Stargazers and astronomy lovers mark your calendars; a meteor shower is coming this week.
The annual Perseid meteor shower will streak across the sky Aug. 11-12 at 8:00 p.m. Eastern Standard Time, 5:00 p.m. Pacific Standard Time, and 12 midnight Coordinated Universal Time.
Perseid meteors are small fragments of the comet Swift-Tuttle that reach the Earth’s atmosphere and disintegrate in small flashes of light.
The event happens annually, but this year experts are expecting it to be more of a sight to see than usual. The last time it was seen fully was in 2009.
"Forecasters are predicting a Perseid outburst this year with double normal rates on the night of Aug. 11-12," Bill Cooke, NASA's Meteoroid Environments Office, said in a statement. "Under perfect conditions, rates could soar to 200 meters per hour," he added.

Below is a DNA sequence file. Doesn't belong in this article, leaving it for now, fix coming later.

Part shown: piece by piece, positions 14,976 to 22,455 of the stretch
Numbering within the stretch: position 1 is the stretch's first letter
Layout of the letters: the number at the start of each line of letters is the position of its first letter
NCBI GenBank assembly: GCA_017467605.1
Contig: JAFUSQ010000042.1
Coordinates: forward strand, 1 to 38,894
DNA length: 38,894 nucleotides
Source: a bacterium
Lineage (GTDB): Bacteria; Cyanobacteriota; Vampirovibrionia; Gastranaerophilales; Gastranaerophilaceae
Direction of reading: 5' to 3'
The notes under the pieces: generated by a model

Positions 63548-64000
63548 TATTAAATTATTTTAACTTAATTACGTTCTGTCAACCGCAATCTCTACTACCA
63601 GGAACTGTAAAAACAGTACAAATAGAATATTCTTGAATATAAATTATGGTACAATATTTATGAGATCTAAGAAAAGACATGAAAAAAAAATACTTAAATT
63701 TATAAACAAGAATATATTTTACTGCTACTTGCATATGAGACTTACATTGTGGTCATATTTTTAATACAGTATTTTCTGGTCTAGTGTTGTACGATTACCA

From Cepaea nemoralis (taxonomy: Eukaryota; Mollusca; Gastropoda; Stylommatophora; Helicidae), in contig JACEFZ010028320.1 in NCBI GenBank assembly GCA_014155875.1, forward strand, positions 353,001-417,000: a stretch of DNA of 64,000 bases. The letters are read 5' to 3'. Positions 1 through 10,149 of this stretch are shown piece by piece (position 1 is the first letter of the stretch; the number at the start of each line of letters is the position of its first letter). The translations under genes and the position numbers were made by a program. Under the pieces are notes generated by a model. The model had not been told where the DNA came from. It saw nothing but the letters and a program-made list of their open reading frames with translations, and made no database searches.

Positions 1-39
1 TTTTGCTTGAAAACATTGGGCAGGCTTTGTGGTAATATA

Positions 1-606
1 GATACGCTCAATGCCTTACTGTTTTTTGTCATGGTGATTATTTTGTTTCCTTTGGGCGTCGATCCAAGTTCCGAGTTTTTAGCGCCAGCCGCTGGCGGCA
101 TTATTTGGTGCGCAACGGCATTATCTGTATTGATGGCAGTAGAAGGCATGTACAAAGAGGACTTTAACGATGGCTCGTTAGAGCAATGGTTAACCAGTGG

According to NASA, the meteor shower will be visible anywhere around the globe if the sky is clear.
If you won’t be able to watch it because of your location, you’re in luck.
The cosmic folks over at Slooh — a community dedicated to space research — will host a four-hour livestream of the sky to capture the Perseid meteor shower from beginning to end. They will broadcast live from their observatories in the Canary Islands, Slooh HQ in Washington, Connecticut, and their live feed partners in the United Kingdom, and Thunder Bay, Canada.
The livestream begins at 8 p.m. EST.